Another important part of the child custody evaluation is the psychological testing that will take place in the evaluation. In almost all cases, only the parents undergo a series of psychological tests. These tests may accomplish a couple of goals. The first goal is to determine if either parent has any psychological problems that may impact their ability to parent the children or co-parent the children with the other parent.
The second purpose of psychological testing is to determine if the test results are consistent or inconsistent with the story each parent has told about the other parent in the child custody case. Intentional attempts by a parent to circumvent the psychological tests may also be relevant to whether one or both parents are being dishonest in the evaluation.
When the child custody evaluator is done with his or her investigation, they will issue a details written report. That report will contain summaries of the expert’s interview of all witnesses. The report will list all documents reviewed during the evaluation. It will also provide summaries of the results of the psychological testing that was performed.
The child custody report will then contain the expert’s thoughts on the various issues and will, lastly, contain the expert’s opinion on what child custody orders a judge should consider ordering in the case. It is important to know that the evaluator does not have the power to issue child custody orders. All he or she can do is to inform the judge of their opinion for the judge to independently determine what child custody orders are in the best interests.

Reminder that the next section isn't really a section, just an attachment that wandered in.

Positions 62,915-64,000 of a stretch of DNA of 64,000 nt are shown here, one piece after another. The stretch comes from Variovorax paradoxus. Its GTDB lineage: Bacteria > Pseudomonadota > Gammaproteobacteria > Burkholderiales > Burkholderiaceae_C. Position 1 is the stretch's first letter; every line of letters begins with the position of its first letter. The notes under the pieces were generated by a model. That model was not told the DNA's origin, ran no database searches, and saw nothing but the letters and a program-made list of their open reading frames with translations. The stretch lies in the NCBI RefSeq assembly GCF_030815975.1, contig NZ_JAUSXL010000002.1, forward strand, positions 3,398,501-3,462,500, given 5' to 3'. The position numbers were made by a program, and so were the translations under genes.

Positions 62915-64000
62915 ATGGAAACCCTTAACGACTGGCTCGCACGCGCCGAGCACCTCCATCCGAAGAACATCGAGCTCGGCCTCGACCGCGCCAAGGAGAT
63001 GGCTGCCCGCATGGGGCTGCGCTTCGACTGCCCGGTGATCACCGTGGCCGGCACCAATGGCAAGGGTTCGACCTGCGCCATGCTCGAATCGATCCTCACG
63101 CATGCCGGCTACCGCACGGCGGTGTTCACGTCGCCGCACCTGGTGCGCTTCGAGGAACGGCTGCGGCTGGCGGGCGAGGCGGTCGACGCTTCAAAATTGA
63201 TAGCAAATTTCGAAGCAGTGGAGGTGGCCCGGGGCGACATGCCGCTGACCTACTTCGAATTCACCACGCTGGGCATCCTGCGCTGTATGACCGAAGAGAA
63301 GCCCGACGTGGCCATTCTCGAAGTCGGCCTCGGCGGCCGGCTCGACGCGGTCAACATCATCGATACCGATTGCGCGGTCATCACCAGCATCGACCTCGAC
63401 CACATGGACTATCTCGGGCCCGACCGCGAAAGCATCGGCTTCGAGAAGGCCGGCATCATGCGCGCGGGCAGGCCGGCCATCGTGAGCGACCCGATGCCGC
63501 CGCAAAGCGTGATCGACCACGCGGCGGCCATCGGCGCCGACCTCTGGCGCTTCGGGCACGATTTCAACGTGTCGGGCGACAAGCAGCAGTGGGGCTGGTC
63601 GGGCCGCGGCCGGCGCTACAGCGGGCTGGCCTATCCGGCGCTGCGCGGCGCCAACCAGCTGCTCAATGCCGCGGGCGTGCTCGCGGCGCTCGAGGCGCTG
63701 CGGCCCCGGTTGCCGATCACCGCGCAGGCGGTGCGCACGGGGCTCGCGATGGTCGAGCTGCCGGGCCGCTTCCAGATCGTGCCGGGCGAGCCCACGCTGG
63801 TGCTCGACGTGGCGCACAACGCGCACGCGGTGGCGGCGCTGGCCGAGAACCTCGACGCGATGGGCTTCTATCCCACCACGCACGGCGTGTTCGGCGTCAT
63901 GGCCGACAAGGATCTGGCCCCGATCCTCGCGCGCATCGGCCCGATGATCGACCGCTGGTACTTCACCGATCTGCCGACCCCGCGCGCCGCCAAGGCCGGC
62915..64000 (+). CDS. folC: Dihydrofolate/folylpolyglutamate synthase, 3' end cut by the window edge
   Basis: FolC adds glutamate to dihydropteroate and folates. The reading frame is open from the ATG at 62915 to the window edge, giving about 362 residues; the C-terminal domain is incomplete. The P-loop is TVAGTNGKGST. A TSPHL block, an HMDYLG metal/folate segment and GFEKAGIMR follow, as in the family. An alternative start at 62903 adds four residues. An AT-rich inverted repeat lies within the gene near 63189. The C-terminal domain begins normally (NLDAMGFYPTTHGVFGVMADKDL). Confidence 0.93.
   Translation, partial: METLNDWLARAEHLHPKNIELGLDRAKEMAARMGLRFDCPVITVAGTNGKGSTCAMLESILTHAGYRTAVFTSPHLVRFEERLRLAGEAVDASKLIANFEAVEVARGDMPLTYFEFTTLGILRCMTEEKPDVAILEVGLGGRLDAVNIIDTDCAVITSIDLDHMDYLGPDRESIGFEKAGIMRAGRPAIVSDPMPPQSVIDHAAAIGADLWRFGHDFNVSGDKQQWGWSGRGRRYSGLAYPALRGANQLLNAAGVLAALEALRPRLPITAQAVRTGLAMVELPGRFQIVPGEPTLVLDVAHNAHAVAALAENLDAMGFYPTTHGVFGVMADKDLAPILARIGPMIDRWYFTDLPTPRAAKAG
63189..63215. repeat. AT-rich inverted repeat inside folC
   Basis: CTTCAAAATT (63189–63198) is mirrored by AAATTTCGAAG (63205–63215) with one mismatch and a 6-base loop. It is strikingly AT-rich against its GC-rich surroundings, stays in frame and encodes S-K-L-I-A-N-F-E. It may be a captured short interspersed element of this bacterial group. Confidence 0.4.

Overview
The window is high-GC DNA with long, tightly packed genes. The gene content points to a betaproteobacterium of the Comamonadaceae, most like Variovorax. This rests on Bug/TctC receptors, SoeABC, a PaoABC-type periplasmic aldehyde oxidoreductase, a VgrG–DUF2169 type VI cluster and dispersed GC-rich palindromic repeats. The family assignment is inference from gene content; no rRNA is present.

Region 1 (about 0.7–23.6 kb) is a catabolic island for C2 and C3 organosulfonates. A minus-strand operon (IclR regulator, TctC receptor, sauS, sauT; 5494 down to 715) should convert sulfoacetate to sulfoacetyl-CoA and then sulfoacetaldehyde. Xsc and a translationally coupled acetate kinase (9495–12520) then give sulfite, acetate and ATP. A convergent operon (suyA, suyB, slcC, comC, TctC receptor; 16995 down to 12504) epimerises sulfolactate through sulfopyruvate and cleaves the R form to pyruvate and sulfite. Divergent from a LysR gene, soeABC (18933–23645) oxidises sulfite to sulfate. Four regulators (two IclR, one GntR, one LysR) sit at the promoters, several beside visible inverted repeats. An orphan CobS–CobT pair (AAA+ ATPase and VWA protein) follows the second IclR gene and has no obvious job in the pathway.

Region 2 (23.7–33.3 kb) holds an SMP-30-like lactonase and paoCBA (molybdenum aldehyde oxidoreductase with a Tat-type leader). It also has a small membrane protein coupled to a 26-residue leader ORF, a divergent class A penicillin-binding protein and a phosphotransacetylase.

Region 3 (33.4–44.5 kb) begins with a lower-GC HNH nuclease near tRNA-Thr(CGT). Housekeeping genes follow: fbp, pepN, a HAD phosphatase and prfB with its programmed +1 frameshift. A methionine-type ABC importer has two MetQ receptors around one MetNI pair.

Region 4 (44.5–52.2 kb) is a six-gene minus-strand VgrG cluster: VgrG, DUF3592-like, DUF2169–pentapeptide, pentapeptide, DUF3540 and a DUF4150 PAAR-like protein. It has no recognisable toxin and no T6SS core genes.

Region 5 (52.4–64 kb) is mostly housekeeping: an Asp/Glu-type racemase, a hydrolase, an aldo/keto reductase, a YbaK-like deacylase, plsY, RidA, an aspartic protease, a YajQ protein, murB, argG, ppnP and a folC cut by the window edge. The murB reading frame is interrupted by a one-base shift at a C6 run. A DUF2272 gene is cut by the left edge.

If you have questions about what is a child custody evaluation in Arizona, you should seriously consider contacting the attorneys at Hildebrand Law, PC. Our Arizona child custody and family law attorneys have over 100 years of combined experience successfully representing clients in child custody and family law cases.
Our family law firm has earned numerous awards such as US News and World Reports Best Arizona Family Law Firm, US News and World Report Best Divorce Attorneys, “Best of the Valley” by Arizona Foothills readers, and “Best Arizona Divorce Law Firms” by North Scottsdale Magazine.
Call us today at (480)305-8300 or reach out to us through our appointment scheduling form to schedule your personalized consultation and turn your child custody or family law case around today.
Arizona Family Law Attorneys in Scottsdale and Tucson Arizona
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Chris Hildebrand wrote the information on this page about child custody evaluations in Arizona to ensure everyone has access to information about child custody laws in Arizona. Chris is a family law attorney at Hildebrand Law, PC. He has over 24 years of Arizona family law experience and has received multiple awards, including US News and World Report “Top Arizona Divorce Attorneys”, Phoenix Magazine “Top Divorce Law Firms”, and Arizona Foothills Magazine “Best of the Valley” award. He believes the policies and procedures he uses to get his clients through a child custody case should all be guided by the principles of honesty, integrity, and actually caring about what his clients are going through.